Life and career
Born in Forlì, he entered a monastery in the Order of Saint Augustine at a young age where he was eventually ordained. The exact details of his musical training are unknown, although it is clear he must have been thoroughly trained in music composition, music theory, and in singing. He was active on the opera stage in Venice during the 1740s. In 1749 he became a singer in the Sistine Chapel Choir in Vatican City, ultimately being appointed conductor in 1770. He was also for many years the cantor at the Basilica di Santa Maria Maggiore. In 1761 he published an essay on the organisation of the Sistine Chapel Choir, under the title: Informazione del Cantor Fra' Giuseppe Santarelli Cappellano d'onore dell'Eminentissimo e Reverendissimo Signor Cardinale Alessandro Albani come Ministro Plenipotenziario delle Loro MM. Imp. e Reali presso la S. Sede. In risposta ad un Biglietto di esso Eminentissimo (Roma, Komarek). As a teacher of singing his notable pupils included Muzio Clementi and Venanzio Rauzzini. His compositions consist entirely of choral works.
In 1770 Santarelli met the English music historian Charles Burney who was touring France and Italy in 1770–1771. Burney was highly impressed by Santarelli's musical abilities, and the two men became friends. Santarelli used his influence to get Burney access to the Papal Music Archive, which proved invaluable for Burney's books The Present State of Music in France and Italy (1771) and History of Music (1776).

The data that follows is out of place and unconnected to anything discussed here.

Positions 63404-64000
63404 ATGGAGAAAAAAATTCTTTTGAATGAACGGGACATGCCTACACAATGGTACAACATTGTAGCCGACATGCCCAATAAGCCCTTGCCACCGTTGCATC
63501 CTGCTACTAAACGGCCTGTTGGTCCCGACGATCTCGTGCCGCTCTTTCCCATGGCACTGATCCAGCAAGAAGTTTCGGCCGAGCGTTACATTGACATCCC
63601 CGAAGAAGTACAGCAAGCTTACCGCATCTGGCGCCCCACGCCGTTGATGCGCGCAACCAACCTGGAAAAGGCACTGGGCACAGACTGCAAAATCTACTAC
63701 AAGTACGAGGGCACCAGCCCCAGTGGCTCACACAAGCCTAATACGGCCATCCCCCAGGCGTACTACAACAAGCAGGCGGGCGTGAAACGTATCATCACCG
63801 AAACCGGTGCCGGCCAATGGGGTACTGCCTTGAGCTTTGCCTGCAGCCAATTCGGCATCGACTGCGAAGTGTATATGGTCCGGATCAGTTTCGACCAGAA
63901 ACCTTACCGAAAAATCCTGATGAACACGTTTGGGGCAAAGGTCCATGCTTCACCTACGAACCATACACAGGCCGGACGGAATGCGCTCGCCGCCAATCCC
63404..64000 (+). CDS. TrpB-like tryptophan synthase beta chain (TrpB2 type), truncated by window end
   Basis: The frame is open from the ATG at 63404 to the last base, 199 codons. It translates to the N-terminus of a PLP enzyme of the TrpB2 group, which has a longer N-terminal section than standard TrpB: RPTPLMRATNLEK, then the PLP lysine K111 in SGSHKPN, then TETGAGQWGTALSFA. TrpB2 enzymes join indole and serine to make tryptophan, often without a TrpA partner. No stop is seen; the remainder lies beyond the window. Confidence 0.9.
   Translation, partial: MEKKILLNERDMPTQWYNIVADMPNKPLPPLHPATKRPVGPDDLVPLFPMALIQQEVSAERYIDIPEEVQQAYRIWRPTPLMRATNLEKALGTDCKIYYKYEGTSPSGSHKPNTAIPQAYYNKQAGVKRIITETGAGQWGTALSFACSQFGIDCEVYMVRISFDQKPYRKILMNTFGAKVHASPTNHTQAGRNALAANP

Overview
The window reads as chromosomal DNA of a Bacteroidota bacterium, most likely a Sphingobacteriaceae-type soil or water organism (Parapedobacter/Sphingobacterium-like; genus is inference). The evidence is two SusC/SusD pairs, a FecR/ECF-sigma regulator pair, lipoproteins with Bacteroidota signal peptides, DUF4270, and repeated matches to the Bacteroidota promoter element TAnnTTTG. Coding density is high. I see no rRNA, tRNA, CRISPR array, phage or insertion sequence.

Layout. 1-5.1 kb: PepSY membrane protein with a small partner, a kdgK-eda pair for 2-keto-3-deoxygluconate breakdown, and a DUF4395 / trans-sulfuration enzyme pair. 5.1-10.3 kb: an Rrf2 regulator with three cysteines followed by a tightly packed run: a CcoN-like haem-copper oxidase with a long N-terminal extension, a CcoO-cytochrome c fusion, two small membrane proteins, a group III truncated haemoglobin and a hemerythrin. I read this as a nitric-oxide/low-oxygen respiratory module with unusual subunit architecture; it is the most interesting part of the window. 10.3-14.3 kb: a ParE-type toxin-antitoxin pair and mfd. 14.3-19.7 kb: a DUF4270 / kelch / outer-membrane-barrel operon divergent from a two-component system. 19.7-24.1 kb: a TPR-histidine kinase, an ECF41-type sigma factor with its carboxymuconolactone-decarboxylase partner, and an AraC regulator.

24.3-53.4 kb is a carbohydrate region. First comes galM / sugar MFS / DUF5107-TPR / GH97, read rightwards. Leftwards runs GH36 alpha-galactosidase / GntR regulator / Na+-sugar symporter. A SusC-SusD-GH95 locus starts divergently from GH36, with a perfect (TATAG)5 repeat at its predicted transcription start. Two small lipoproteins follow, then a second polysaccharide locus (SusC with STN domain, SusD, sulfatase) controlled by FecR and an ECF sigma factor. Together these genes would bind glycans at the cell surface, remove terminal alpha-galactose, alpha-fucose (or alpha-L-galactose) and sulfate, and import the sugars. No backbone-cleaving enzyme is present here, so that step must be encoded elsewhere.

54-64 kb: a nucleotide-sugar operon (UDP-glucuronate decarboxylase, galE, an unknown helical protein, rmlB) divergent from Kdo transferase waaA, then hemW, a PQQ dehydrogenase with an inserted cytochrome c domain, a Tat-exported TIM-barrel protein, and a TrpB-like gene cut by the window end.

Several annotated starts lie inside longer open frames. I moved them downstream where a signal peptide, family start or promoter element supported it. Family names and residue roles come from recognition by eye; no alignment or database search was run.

He died in Rome.
- The book is accessible for free online at Books Google.
- "Giuseppe Santarelli", 400 lettres de musiciens: au Musée royal de Mariemont by Malou Haine, Musée royal de Mariemont, page 78.
- "Sistine Choir", Grove's dictionary of music and musicians, Volume 4, page 475
- Giuseppe Santarelli at operissimo.com
- A new chronology of Venetian opera and related genres, 1660–1760 by Eleanor Selfridge-Field, pages 467, 483, and 506.
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